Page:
Innovator: Meagan Kelly

Taking tech to the next level

This profile of an outstanding, innovative educator is part of the feature section “On the Leading Edge” in our annual Innovation Issue. Photos by Scott Buschman.

If you Google Meagan Kelly, you’ll find a Google expert. She’s doing amazing things in her classroom at Cedar Middle School to foster student engagement, as well as helping colleagues transition to a high-tech world.

You’ll also discover she was one of 36 participants from around the world selected for the Google for Education Certified Innovator program. Applicants were chosen based on professional experience, their passion for teaching and learning, their innovative use of technology in school settings, and their potential impact on other educators.

Learning she would be part of the #LON17 cohort was “one of the most exciting moments of my career — actually, one of the most exciting moments of my life,” says the Hesperia Teachers Association member.

The London gathering in April lasted just three days, but it launched a yearlong program where participants are assigned a Google coach/mentor to assist them with their vision to change education. Kelly’s project, called BoostEDU, will launch later this year and is designed to guide teachers step by step in transforming their lessons through technology that engages students.

Before becoming a Google Innovator, she was a Google Certified Educator/Trainer. Through numerous conversations with teachers, live and on Twitter, she became aware that educators need more support integrating technology in their classrooms. Some are confused about how to use technology creatively, she observes, while tech-savvy teachers are eager to take tech to the next level.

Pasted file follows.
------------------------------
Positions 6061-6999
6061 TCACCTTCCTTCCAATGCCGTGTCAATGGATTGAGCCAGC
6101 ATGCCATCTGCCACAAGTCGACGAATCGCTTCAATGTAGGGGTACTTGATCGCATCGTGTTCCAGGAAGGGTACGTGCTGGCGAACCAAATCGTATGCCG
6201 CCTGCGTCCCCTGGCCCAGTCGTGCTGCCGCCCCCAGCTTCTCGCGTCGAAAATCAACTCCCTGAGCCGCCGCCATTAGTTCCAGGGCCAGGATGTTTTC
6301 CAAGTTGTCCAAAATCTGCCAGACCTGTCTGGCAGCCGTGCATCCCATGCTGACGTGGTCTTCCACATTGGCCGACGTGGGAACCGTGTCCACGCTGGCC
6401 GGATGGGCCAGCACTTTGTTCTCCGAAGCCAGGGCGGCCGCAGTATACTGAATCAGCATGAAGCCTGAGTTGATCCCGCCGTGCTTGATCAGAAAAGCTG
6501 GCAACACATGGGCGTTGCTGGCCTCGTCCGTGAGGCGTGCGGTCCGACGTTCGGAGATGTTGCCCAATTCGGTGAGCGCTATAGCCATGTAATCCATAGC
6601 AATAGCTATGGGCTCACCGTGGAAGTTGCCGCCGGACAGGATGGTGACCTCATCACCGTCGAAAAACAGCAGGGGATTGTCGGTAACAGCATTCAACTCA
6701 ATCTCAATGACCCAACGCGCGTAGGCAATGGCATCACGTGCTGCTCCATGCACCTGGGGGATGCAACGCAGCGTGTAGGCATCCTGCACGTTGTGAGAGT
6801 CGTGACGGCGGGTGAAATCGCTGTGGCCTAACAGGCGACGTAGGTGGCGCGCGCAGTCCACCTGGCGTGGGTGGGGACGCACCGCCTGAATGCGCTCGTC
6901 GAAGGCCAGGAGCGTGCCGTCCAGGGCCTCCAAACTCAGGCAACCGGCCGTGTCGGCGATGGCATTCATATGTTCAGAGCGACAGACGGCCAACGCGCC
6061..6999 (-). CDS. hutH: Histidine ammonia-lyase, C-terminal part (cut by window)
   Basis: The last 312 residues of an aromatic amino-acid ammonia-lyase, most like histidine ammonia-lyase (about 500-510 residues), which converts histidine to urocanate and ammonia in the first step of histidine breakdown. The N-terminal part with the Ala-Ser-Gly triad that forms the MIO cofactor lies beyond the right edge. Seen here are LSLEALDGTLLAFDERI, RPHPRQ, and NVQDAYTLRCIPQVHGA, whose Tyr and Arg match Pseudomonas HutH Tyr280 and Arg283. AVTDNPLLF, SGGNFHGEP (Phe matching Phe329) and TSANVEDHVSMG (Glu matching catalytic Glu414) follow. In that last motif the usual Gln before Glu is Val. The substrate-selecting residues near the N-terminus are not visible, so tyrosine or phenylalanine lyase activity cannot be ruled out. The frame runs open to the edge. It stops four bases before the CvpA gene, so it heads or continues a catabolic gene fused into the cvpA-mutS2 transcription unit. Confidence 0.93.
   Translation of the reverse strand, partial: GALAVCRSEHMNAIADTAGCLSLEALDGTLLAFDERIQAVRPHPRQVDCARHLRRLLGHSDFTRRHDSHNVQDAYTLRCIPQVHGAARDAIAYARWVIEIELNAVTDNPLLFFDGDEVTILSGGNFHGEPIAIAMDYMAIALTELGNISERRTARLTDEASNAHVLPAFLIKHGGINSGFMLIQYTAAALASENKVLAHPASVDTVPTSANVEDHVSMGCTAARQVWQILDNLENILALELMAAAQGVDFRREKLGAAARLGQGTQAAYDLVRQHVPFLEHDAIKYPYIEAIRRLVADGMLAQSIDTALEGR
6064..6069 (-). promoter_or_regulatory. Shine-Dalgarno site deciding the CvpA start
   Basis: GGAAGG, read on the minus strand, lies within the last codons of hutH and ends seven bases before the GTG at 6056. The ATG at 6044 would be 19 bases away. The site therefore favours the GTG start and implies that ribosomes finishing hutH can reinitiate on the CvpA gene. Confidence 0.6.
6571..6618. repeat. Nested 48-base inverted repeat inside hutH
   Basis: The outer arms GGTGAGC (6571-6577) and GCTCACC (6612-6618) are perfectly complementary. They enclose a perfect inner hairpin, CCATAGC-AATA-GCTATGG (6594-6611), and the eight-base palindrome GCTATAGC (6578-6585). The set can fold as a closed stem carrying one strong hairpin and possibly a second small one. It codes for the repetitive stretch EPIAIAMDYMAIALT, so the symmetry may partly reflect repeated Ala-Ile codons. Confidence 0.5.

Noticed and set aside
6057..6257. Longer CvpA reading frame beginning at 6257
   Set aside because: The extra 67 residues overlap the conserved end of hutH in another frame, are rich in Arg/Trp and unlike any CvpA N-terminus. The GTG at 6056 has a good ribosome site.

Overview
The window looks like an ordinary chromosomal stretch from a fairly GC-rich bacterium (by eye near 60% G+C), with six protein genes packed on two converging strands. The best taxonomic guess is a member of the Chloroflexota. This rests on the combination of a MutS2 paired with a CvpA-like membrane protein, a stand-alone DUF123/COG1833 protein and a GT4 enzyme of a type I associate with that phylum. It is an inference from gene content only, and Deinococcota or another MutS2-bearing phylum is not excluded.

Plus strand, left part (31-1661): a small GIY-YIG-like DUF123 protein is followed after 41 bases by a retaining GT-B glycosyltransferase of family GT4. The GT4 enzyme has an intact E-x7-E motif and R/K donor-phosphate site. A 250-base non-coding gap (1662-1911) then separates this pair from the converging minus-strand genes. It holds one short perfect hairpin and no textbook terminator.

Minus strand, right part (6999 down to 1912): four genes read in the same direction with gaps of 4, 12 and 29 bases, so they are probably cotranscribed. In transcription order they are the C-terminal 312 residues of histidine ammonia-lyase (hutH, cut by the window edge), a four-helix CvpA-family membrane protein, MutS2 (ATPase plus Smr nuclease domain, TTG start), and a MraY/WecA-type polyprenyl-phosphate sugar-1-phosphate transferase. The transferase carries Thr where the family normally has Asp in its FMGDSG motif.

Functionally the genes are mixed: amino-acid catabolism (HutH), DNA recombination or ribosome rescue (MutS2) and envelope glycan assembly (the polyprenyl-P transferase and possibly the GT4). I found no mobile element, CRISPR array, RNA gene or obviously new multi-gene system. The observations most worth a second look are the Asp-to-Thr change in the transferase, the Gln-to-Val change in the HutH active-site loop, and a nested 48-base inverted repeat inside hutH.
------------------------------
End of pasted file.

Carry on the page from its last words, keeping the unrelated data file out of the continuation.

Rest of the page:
“Because of this, I wanted to develop a program to personalize professional development for teachers, the way we personalize learning for students,” explains Kelly. “I wanted educators to see that incorporating purposeful technology for students is not difficult. It’s not impossible. If anything, it’s fun and exciting to transform and redesign classrooms.”

BoostEDU has four basic steps:

  • Find an original lesson, activity or project you’ve done.
  • Complete a self-assessment of the project based on a 21st century learning model, such as SAMR (Substitution, Augmentation, Modification and Redefinition), which helps teachers convert content from outdated to modern delivery methods.
  • Create a new lesson through a self-guided, inquiry-based process.
  • Receive feedback on your new lesson from an online community.

Kelly has already created a BoostEDU website to help educators accomplish this. It has assessment tools, lesson design formats and crowd-sharing options to guide teachers in transforming lessons into 21st century learning experiences.

Strategies include incorporating Google Docs, Google Sheets and Google Slides into the classroom, which are respectively word processing, spreadsheet and presentation apps, all part of Google’s free Web-based office suite. Another favorite is the Kami markup tool for students, which she calls “a great resource for viewing, annotating, sharing and collaborating on PDFs and documents within the Chrome browser.”